6. What can we expect in the future?

Metabolomics is a growing, powerful, and enabling tool for CKD research. Coupled with a strategic cohort study design and size, metabolomics is capable of providing needed data for a deeper understanding of kidney function and dysfunction. We at HMT view metabolites as an important starting point for biomarker discovery and hypothesis generation. Metabolomics has the capability to measure polar and lipid metabolites in kidney tissue, circulating plasma, and urine, linking disease status to molecular processes. The technologies to measure metabolites in patient samples already exist, so the technology and assay development from research to validation to commercialization are already in place. In the future, we expect to see metabolomics playing a leading role in CKD study, diagnosis, and drug development.

References

  • 1.

    Wishart DS, et al. HMDB: The Human Metabolome Database. Nucleic Acids Res 2007; 35:D521D526. doi: 10.1093/nar/gkl923

  • 2.

    Grams ME, et al. Metabolomics research in chronic kidney disease. J Am Soc Nephrol 2018; 29:15881590. doi: 10.1681/ASN.2018030256

  • 3.

    Rhee EP. A systems-level view of renal metabolomics. Semin Nephrol 2018; 38:142150. doi:10.1016/j.semnephrol.2018.01.005

  • 4.

    Cheng Y, et al. The relationship between blood metabolites of the tryptophan pathway and kidney function: A bidirectional Mendelian randomization analysis. Sci Rep 2020; 10:12675. doi: 10.1038/s41598-020-69559-x

    • Crossref
    • PubMed
    • Search Google Scholar
    • Export Citation
  • 5.

    Farhana R, et al. Systems biology and multi-omics integration: Viewpoints from the metabolomics research community. Metabolites 2019; 9:76. doi: 10.3390/metabo9040076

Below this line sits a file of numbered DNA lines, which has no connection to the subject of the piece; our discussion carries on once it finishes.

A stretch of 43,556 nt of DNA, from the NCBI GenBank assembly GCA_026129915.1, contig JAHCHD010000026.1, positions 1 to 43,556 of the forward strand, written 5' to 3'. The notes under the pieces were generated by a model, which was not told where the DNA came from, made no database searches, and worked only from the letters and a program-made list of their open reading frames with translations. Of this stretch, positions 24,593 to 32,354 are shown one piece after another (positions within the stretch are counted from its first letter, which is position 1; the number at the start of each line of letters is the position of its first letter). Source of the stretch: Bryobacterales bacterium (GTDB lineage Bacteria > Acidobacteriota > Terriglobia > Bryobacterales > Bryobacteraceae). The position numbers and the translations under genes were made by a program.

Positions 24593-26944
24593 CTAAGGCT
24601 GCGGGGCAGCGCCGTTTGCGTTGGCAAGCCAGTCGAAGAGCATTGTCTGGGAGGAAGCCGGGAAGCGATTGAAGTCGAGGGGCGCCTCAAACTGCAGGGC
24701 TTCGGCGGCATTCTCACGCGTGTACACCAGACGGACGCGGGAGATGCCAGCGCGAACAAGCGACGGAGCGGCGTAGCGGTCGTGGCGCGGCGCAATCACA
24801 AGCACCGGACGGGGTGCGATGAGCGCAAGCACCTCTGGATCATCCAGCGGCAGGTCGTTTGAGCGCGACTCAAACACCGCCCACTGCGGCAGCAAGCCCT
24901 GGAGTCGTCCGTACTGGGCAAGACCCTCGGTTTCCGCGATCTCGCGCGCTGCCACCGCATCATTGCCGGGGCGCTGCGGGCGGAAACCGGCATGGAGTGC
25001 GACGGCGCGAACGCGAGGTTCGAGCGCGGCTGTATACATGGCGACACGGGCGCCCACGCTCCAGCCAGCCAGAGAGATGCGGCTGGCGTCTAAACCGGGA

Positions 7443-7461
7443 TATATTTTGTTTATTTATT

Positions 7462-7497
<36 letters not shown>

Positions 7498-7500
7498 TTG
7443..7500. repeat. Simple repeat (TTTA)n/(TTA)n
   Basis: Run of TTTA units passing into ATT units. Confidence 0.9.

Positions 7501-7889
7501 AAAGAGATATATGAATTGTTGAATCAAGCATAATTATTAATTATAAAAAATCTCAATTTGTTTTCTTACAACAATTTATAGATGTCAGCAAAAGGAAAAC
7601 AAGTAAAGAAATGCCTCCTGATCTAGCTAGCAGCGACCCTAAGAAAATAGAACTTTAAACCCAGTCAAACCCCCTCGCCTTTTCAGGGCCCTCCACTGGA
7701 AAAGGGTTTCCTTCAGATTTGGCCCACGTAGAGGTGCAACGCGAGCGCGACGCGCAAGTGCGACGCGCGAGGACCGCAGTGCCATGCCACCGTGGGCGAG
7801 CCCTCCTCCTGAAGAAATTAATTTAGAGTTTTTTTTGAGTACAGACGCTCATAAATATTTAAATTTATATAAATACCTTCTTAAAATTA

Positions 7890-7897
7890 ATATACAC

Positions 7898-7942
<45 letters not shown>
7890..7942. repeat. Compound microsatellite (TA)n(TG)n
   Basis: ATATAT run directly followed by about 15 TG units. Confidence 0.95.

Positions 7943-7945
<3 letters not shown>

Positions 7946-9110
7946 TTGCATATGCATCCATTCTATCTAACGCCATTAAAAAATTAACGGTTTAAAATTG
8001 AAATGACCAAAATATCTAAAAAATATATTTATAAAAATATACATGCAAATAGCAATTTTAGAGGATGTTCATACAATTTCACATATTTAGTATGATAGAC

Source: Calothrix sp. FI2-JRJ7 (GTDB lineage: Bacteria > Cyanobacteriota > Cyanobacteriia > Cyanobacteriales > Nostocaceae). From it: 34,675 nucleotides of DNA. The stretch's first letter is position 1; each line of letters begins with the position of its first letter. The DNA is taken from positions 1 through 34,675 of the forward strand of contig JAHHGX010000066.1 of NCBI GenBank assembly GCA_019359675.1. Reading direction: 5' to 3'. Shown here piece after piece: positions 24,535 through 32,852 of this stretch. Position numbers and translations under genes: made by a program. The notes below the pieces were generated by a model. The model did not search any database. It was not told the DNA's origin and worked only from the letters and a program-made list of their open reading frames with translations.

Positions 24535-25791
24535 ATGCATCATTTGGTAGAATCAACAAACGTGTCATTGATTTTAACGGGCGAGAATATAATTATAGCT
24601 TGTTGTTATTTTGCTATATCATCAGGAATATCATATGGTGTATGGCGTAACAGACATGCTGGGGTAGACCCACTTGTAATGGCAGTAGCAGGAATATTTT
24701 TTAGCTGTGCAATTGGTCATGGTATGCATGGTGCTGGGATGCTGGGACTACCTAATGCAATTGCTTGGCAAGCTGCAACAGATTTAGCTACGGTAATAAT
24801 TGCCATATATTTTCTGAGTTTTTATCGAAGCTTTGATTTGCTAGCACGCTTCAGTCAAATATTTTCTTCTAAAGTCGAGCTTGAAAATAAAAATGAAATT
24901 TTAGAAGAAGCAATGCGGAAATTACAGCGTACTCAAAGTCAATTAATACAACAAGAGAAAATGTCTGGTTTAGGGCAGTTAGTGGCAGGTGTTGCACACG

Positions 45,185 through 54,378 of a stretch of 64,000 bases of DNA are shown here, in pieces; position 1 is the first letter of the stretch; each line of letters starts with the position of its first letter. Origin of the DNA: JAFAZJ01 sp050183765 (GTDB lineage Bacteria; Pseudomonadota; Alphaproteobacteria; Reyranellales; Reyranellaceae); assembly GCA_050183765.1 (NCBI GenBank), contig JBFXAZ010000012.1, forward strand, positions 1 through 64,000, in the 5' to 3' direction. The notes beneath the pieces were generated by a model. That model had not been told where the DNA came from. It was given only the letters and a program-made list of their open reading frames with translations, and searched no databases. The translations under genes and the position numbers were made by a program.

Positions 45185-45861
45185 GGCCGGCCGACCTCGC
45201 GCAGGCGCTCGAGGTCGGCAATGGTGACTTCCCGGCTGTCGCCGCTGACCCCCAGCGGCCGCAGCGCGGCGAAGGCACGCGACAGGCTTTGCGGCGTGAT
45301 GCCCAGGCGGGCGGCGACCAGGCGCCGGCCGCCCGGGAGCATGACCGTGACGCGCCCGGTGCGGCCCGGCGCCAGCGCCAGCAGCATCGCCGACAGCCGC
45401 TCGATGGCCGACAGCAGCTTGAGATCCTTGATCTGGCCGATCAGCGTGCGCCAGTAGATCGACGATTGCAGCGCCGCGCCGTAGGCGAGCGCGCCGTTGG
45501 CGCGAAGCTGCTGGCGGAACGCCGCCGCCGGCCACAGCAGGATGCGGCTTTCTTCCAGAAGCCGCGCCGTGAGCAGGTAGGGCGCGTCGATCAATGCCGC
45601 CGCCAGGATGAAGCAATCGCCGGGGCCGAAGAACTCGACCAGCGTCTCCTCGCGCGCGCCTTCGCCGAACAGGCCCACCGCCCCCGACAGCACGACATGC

• 6.

    Azad RK, Shulaev V. Metabolomics technology and bioinformatics for precision medicine. Brief Bioinform 2019; 20:19571971. doi: 10.1093/bib/bbx170

  • 7.

    Dubin RF, Rhee EP. Proteomics and metabolomics in kidney disease, including insights into etiology, treatment, and prevention. Clin J Am Soc Nephrol 2020; 15:404411. doi: 10.2215/CJN.07420619

    • Crossref
    • PubMed
    • Search Google Scholar
    • Export Citation
  • 8.

    Meijers BKI, et al. p-Cresyl sulfate and indoxyl sulfate in hemodialysis patients. Clin J Am Soc Nephrol 2009; 4:19321938. doi: 10.2215/CJN.02940509

  • 9.

    Gupta N, et al. Targeted inhibition of gut microbial trimethylamine N-oxide production reduces renal tubulointerstitial fibrosis and functional impairment in a murine model of chronic kidney disease. Arterioscler Thromb Vasc Biol 2020; 40:12391255. doi: 10.1161/ATVBAHA.120.314139

    • Crossref
    • PubMed
    • Search Google Scholar
    • Export Citation
  • 10.

    Kikuchi K, et al. Gut microbiome-derived phenyl sulfate contributes to albuminuria in diabetic kidney disease. Nat Commun 2019; 10:1835. doi: 10.1038/s41467-019-09735-4

  • 11.

    Sánchez-López E, et al. Sheathless CE-MS based metabolic profiling of kidney tissue section samples from a mouse model of polycystic kidney disease. Sci Rep 2019; 9:806. doi: 10.1038/s41598-018-37512-8

    • Crossref
    • PubMed
    • Search Google Scholar
    • Export Citation